Treacle is a popular sweetener in the United Kingdom, which means that you may see it as an ingredient in recipes from British cookbooks. While it can be difficult to find the preferred U.K. brands of treacle anywhere else in the world, there are quite a few alternatives that work just as well or almost as well. Here is a look at some of the best treacle substitutes.
Your best bet: Molasses
Treacle and molasses are more or less the same product. Both are remnants from sugar production. They are what is left over after sugarcane syrup has been boiled and some sugar has been extracted. Molasses is the name for this byproduct in the United States and much of the New World, treacle is what it is called primarily in the United Kingdom. Both have the same deep caramel flavor and dark color.
There are different types of molasses that vary in flavor and color depending on which step in the sugar production process yields them. To get as much sugar as possible, sugarcane syrup must be boiled three times and sugar extracted during each boiling. Light molasses is what is left after the first boiling, dark molasses after the second and blackstrap molasses after the third.
Which you choose to replace the treacle in a recipe is a matter of personal taste but dark molasses will give you the most similar flavor to that of traditional black treacle. Molasses has the benefit of being easy to find in much of the world.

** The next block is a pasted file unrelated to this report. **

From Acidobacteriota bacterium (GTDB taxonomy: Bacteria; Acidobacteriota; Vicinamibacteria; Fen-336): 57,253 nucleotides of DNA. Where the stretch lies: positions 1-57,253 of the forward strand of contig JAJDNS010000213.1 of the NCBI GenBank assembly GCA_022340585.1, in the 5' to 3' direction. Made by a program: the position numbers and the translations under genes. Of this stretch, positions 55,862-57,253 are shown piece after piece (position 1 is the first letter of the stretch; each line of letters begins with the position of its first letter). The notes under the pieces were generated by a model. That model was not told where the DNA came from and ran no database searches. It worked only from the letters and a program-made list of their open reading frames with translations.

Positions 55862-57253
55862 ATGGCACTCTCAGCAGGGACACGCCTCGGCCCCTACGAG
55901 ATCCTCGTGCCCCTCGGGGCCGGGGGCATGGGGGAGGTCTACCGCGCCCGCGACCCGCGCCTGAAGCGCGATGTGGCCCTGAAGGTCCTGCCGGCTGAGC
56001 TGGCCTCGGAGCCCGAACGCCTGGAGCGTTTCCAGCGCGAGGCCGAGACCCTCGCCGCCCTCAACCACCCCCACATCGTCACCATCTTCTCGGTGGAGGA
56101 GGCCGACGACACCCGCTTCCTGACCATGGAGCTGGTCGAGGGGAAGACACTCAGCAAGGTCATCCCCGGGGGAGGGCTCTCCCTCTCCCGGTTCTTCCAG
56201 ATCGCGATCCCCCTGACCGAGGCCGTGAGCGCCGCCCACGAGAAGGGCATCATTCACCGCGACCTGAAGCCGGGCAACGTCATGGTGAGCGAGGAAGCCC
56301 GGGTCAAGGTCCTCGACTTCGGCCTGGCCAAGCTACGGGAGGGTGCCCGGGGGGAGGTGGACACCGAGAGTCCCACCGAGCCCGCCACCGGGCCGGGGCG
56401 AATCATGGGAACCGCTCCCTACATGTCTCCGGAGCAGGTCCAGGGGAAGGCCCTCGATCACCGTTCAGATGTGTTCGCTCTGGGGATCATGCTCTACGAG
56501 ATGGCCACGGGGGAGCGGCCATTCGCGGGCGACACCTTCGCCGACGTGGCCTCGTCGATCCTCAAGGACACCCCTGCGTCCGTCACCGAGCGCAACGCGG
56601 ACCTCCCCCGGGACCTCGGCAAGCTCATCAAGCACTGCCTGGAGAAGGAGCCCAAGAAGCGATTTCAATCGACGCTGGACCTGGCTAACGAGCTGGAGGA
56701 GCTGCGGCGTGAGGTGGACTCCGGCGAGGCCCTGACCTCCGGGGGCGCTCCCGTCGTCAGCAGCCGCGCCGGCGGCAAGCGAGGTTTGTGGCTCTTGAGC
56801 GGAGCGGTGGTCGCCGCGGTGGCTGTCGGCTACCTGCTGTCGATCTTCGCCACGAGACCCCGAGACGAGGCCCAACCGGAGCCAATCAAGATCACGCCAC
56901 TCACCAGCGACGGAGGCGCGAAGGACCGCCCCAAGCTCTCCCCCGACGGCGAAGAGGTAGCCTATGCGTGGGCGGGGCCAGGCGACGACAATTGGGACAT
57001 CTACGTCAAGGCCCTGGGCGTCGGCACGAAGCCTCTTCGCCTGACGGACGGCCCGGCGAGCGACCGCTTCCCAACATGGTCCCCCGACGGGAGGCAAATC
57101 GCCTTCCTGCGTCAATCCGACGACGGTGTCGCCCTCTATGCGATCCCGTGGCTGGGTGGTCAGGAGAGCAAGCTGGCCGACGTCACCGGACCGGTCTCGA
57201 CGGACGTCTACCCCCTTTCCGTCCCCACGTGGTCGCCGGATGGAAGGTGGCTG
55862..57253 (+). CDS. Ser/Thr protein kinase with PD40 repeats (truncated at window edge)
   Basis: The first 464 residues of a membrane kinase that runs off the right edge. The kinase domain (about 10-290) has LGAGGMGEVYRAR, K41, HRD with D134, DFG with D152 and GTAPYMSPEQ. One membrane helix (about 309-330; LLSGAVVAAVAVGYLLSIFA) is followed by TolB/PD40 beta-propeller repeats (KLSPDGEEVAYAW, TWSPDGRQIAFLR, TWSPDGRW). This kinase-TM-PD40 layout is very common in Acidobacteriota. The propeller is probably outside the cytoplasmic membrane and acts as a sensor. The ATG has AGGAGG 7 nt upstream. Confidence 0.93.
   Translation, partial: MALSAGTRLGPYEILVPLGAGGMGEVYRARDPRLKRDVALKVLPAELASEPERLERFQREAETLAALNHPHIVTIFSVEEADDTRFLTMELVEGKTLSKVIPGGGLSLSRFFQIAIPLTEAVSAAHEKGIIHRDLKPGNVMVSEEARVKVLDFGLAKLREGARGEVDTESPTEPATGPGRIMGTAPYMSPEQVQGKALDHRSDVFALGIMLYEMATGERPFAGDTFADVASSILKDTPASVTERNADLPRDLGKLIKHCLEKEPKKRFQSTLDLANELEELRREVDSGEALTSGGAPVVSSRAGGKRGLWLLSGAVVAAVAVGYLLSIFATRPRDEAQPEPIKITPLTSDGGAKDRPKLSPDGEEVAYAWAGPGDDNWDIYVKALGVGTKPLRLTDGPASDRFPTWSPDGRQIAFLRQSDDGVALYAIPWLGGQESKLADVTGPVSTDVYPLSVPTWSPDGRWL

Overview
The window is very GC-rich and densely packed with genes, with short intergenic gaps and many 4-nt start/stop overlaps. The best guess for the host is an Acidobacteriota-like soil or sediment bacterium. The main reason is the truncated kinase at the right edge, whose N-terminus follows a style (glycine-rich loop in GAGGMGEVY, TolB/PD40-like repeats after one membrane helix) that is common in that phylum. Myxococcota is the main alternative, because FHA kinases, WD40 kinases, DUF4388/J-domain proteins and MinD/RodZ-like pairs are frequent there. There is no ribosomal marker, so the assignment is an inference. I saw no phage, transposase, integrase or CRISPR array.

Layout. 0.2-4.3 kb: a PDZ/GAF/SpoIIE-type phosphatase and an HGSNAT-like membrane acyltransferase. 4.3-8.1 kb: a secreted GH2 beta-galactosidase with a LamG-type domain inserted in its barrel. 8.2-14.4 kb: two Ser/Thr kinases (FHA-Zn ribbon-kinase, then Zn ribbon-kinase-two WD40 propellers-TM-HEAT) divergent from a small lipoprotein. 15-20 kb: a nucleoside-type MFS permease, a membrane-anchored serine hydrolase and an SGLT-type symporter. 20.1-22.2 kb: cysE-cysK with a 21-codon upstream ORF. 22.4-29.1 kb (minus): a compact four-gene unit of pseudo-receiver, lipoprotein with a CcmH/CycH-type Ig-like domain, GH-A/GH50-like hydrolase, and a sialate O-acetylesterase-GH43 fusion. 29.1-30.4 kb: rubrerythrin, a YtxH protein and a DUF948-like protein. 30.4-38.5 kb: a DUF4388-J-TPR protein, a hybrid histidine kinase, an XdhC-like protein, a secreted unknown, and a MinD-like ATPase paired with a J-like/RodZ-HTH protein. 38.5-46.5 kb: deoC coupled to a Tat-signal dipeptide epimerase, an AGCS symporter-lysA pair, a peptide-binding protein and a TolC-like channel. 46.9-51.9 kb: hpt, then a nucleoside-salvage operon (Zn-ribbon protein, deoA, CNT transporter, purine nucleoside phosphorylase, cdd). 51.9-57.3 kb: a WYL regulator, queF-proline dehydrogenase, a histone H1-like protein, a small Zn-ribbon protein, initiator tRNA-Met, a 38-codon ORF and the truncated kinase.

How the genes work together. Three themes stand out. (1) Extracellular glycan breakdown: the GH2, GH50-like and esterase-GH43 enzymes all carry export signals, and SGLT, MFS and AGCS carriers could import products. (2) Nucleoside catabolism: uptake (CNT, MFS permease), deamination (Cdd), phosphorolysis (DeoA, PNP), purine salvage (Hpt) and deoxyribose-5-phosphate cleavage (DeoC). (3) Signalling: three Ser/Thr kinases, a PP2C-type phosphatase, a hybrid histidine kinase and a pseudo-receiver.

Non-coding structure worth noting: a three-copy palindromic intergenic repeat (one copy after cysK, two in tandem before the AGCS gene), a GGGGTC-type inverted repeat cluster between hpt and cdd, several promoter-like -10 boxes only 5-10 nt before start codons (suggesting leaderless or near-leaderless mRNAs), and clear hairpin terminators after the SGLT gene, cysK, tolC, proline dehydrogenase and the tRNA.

Blackstrap molasses is bitter with a metallic edge and may not be suitable for most recipes that require treacle.
A decent second choice: Dark corn syrup
The color of dark corn syrup comes from refiner’s sugar, which is a type of molasses. Dark corn syrup is commonly used in recipes where a strong sweetness and molasses note are both desirable. Corn syrup does not crystallize, which is beneficial for certain candy recipes and can also enhance pecan pies and similar desserts.
The refiner’s sugar also contributes a mild caramel note to dark corn syrup’s flavor profile. Like molasses, dark corn syrup is easier to find in the US when compared to imported treacle. It is also relatively affordable.
Dark corn syrup will contribute much of the same color to a recipe as black treacle but it may not be quite as dark. It will also be noticeably sweeter and the caramel note will be lighter than it would be in treacle, both of which may be regarded as improvements depending on your taste preferences.
In a pinch: Light corn syrup
Some recipes that require treacle use the light variety rather than the dark molasses-like variety. Light treacle is sometimes called golden syrup and is an amber-colored sweetener with a light caramel flavor profile.
Light corn syrup is the best alternative to this kind of treacle and will work in most recipes. Like dark corn syrup, light corn syrup consists mostly of the sugars extracted from cornstarch in liquid form. It supplies a strong but otherwise neutrally flavored sweetness with a little vanilla and will work in most applications without clashing with other flavors.
Maple syrup is made from the sap of the maple tree and can provide a strong sweetness accompanied by the buttery, nutty and slightly caramelized flavor that comes from the maple tree.
The sweetness and flavor of maple syrup both work well in place of light treacle and can work in a pinch for black treacle. Maple syrup is lighter than black treacle but only slightly darker than golden syrup.